Vortex Shedding

DOI: 10.1615/AtoZ.v.vortex_shedding

Some flow fields have an oscillatory pattern which is dependent on Reynolds number. The periodic vortex shedding behind a blunt body immersed in a steady freestream provides one example. Figure 1 shows a sketch of the vortex formation behind a circular cylinder.

Vortex formation behind a circular cylinder.

Figure 1. Vortex formation behind a circular cylinder.

A vortex is in the process of formation near the top of the cylinder surface. Below and to the right of the first vortex is another vortex which was formed and shed a short period before. Thus, the flow process in the wake of a cylinder or tube involves the formation and shedding of vortices alternately from one side and then the other. This phenomenon is of major importance in engineering design because the alternate formation and shedding of vortices also creates alternating forces, which occur more frequently as the velocity of the flow increases.

When the frequency is in the audible range, a sound can be heard and the body appears to sing. Resonance may occur if the vortex shedding frequency is near the structural-vibration frequency of the body. A dimensionless number, the Strouhal number Sr, is commonly used as a measure of the predominant shedding frequency fs. The definition is


where L is a characteristic length (equal to the diameter D in case of a circular cylinder or tube in cross flow) and U∞ the freestream velocity.

The Strouhal number of a stationary tube or circular cylinder is a function of Reynolds number but less of surface roughness and freestream turbulence, see Figure 2.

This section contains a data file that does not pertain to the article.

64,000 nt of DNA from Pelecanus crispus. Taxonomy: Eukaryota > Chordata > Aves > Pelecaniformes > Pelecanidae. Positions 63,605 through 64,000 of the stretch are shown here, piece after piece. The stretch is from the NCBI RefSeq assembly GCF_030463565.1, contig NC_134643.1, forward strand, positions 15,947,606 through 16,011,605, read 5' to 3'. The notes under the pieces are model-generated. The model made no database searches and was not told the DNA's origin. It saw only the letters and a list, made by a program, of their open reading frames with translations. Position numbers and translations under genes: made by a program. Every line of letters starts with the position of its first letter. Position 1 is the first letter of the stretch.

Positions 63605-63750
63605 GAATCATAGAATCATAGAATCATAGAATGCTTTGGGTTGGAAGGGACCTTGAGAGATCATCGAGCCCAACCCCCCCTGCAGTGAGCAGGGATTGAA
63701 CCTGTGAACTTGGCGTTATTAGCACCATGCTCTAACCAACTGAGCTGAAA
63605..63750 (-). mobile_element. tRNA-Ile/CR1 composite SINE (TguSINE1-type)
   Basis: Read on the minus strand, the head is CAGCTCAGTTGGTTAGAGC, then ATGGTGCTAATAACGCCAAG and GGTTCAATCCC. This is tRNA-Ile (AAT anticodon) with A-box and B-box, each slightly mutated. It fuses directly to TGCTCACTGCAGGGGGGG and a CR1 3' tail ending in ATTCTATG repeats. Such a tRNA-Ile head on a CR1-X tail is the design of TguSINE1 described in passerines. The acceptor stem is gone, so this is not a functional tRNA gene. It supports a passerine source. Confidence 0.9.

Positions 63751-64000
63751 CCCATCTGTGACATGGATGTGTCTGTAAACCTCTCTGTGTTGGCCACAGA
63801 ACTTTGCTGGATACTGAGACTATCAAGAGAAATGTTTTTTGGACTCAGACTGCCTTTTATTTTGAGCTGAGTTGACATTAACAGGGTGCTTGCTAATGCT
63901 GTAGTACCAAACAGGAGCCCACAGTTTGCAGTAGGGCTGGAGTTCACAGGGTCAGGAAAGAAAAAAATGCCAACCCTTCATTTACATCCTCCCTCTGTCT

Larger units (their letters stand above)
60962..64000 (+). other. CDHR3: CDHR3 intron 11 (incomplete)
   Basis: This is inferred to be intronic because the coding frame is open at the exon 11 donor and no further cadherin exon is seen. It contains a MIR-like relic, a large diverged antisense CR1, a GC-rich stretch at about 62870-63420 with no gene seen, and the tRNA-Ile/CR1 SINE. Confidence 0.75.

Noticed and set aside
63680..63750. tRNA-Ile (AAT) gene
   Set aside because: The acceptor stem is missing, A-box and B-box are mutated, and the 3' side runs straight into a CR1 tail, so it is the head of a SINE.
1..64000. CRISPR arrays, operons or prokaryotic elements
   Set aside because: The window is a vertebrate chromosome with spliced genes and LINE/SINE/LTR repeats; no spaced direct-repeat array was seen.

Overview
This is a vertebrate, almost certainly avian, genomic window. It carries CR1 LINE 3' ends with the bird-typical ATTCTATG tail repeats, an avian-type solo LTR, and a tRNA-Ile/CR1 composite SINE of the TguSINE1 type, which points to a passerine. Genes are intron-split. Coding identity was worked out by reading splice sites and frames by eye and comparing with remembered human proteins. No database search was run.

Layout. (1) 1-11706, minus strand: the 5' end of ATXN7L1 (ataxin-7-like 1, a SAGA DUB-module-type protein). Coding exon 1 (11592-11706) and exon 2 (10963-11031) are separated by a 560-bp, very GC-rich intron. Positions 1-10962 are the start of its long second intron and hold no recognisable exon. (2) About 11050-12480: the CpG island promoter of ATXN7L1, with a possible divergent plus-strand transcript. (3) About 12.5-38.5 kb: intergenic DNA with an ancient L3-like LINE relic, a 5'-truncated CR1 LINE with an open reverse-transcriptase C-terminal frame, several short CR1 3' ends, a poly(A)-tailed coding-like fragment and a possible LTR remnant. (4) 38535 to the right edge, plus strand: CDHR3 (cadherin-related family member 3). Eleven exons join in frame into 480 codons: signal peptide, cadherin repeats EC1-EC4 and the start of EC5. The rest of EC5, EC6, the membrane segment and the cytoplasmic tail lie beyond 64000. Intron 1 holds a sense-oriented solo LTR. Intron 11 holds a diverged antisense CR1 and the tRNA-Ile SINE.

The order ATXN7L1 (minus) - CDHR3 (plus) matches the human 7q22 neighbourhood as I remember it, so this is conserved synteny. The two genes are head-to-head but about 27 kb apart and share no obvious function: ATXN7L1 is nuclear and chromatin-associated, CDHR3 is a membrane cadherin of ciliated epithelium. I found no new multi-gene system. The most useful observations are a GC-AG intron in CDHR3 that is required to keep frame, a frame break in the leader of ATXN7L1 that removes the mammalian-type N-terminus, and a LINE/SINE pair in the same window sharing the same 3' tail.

Strouhal number versus Reynolds number for circular cylinders (tubes). From Blevins R. D. (1990) Flow Induced Vibrations, Van Nostrand Reinhold Co.

Figure 2. Strouhal number versus Reynolds number for circular cylinders (tubes). From Blevins R. D. (1990) Flow Induced Vibrations, Van Nostrand Reinhold Co.

The variation in the Strouhal number is associated with the changes in the flow structure as described elsewhere (see Tube Crossflow over). From Figure 2 it is found that the Strouhal number is about 0.2 over a large Reynolds number interval. In the Reynolds number range 250 < ReD < 2×105 the empirical formula


is sometimes recommended for estimation of the Strouhal number.

At high Reynolds numbers the vortex shedding does not occur at a single distinct frequency but rather over a narrow band of frequencies.

Noncircular cylinders also shed vortices. It has been suggested to introduce a universal Strouhal number based on the distance between the shear layers. Over a large Reynolds number range a Strouhal number of about 0.2 is then valid regardless of the body geometry.

Vortex shedding also occurs from pair of cylinders, multiple cylinders, arrays of cylinders and heat exchanger tube bundles. However, the pitch-to-diameter ratio (center-to-center distance divided by tube diameter) is important. For two cylinders, placed in-line, vortex shedding occurs behind each cylinder separately if the pitch-to-diameter ratio exceeds a certain value while for smaller values, the two cylinders behave as a single body in terms of vortex shedding. In closely spaced tube bundles, the frequency associated with vortex shedding is not so distinct but might appear as a broadbanded peak. Vortex shedding is one of the mechanisms producing flow-induced vibration in shell-and-tube heat exchangers.


Blevins, R. D. (1990) Flow-Induced Vibration, 2nd edn., Van Nostrand Reinhold.

Chen, S. S. (1990) Flow-Induced Vibration of Circular Cylindrical Structures, Hemisphere.

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